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This bibliography covers the historical section of the catalog of the Norwegian-American Collection. In order to shed light on its historical development, we have kept to the chronological order of the catalog for most of the subjects.

The bibliography follows the progress of our emigrating countrymen from when they left their homes in Norway until creating new lives in the "Promised Land," -- from the time when they set out across the sea in their fragile vessels until they landed at their destinations in North America and moved further inland, as far west as the Pacific Ocean and south in Texas. Works listed in the bibliography cover their everyday life as pioneers and provide information about the community spirit they formed within their church societies, bygdelag, and other institutions.

The bibliography begins with a chapter about Viking voyages to Vinland because many Norwegian-Americans consider these voyages to be a part of their own history. Leif Eriksson's discovery of America has given them a special sense of belonging to the new country and a sense of identity. These strong feelings are expressed in many books and pamphlets, a number of which are in the collection as well as several articles written by foreign and Norwegian researchers who attempt to shed light on different aspects of the Vinland settlement.

Immigrants from the same rural district in Norway often settled near each other in America. They often gave the new settlement the same name as the place of their origin. This strong feeling of belonging to a district led the immigrants to form mutual societies no matter where they resided in the country. These "local communities," known as bygdelag, produced publications which provide us with important and reliable source material about emigration from Norway and the history of the different settlements. We have found it practical to mention Norwegian-American bygdelag publications in the chapter about emigration from the different districts and also in the chapter about Norwegian-American life in local communities. We have not yet managed to go through the abundant amount of material related to local history. On the other hand, some articles from Norwegian newspapers and local publications on this topic have been included.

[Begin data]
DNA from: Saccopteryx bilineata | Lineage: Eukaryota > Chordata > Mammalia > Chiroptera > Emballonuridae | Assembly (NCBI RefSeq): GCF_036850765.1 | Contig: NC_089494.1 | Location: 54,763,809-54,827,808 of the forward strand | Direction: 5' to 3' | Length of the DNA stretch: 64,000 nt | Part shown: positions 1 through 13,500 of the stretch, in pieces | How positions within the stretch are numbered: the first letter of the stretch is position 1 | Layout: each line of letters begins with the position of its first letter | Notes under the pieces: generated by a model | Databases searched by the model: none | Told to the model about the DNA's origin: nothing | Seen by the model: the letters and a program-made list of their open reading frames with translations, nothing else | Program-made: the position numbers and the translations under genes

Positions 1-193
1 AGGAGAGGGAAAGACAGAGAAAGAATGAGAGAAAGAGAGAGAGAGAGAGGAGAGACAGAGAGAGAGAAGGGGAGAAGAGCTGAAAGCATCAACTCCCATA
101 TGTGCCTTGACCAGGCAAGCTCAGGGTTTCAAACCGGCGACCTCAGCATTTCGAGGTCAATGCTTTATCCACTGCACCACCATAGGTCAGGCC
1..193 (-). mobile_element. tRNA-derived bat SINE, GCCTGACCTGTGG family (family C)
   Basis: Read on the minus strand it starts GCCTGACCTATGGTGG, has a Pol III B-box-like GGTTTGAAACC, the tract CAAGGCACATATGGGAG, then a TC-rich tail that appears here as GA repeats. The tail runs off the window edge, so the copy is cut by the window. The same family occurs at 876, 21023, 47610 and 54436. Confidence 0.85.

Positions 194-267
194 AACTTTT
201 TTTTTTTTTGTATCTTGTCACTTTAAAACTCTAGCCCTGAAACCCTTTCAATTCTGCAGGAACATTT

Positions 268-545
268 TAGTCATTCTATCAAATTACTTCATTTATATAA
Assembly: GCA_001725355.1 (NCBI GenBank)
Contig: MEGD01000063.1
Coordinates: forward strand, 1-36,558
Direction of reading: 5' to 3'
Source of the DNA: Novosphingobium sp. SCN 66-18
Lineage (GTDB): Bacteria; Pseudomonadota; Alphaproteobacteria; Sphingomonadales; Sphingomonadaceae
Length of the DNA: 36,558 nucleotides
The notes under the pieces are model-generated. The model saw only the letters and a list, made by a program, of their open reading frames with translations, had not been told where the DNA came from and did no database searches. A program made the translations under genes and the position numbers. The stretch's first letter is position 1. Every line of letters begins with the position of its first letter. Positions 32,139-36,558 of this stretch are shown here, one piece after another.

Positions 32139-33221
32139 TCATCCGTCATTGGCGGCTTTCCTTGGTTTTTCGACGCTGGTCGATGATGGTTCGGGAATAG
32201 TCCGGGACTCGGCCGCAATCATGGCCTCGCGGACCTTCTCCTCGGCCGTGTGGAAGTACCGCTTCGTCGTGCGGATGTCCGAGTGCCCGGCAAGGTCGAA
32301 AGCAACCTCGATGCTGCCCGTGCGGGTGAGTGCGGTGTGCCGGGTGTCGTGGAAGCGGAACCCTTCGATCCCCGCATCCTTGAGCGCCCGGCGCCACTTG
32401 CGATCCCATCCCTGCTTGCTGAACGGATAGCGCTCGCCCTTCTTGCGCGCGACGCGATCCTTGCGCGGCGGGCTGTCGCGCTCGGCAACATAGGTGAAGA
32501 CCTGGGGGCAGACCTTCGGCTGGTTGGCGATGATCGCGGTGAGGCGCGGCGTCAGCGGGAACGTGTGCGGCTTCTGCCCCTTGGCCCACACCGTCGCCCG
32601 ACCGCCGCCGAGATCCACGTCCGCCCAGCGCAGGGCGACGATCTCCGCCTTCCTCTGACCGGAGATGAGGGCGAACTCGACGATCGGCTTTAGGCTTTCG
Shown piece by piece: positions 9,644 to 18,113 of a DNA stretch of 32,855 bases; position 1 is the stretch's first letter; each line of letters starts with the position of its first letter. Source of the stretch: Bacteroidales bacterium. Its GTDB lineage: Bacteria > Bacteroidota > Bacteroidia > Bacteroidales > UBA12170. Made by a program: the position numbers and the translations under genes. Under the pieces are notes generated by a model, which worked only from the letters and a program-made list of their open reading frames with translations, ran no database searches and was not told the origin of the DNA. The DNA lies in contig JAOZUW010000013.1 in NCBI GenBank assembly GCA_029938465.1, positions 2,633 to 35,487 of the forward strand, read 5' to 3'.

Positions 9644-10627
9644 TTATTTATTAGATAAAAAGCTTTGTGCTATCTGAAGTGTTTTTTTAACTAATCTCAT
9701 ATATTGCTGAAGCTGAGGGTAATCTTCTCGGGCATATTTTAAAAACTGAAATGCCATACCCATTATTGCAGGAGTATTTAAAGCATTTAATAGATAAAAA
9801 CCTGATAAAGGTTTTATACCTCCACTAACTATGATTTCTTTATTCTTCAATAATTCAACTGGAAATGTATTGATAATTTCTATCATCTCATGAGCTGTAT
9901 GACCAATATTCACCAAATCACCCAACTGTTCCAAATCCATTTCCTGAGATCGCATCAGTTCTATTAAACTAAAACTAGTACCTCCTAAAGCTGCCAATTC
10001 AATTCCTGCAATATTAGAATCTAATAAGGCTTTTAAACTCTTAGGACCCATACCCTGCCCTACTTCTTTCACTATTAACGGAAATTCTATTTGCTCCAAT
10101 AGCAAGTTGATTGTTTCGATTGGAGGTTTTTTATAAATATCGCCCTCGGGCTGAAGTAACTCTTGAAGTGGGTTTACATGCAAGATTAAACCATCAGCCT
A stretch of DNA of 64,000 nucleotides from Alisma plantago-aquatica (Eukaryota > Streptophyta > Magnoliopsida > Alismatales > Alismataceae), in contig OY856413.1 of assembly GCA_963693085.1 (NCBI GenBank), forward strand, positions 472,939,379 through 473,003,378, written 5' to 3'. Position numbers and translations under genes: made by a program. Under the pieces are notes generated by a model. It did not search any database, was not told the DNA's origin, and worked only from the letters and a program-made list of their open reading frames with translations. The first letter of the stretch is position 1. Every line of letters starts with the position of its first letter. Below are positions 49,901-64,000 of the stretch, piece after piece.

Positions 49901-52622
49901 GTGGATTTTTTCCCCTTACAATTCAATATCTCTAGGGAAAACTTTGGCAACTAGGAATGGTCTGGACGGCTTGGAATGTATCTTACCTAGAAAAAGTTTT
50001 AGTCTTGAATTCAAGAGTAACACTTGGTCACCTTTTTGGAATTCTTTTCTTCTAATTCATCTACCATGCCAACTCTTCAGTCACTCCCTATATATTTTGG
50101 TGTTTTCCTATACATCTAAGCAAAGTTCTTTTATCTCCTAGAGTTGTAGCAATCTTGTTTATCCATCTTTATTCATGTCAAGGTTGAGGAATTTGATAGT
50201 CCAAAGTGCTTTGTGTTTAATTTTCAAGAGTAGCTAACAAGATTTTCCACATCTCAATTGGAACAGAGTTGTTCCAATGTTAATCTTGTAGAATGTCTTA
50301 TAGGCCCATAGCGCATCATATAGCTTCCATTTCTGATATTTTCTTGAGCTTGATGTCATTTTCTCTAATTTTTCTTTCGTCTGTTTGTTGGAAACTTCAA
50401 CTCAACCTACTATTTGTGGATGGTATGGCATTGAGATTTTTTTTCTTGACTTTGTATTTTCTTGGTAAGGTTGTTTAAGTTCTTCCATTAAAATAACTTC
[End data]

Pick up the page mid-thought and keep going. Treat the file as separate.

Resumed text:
Histories of Norwegian-American congregations are registered with the histories of the individual settlements, with which they are strongly connected.

Only a small number of printed letters from America have been included. The largest collection of America letters in Norway is housed in the National Archives, Department of Publications. Many America letters also exist in the Library's Manuscript Collection, registered according to the name of each letter-writer.

The chapter Biography includes the books we have about Norwegian-Americans and available written material. As Thor M. Andersen's bibliography of Norwegian-American literature will soon be available in two volumes, it has not been necessary to try to find other biographical material. This bibliography will be the main work on everything written by or about Norwegian-Americans. [Today the TMA Bibliographical Database, one of the databases of the National Library.]

The chapter about Immigrant life as expressed in their literature may be supplemented by Dorothy Burton Skårdal's The Divided Heart: Scandinavian Immigrant Experience through Literary Sources (Oslo, Universitetsforlaget, 1974.) The other side of the picture, emigrant life as it is depicted in Norwegian literature, has not been included. This subject is dealt with in Jørund Mannsåker's doctoral thesis, Emigrasjon og dikting: Uvandringa til Nord-Amerika i norsk skjønnlitteratur. (Oslo, Samlaget, 1971).

Emigrant songs and ballads is a body of fascinating material that will bring forth both smiles and tears, and is included at the end of the bibliography.

Johanna Barstad [1975]


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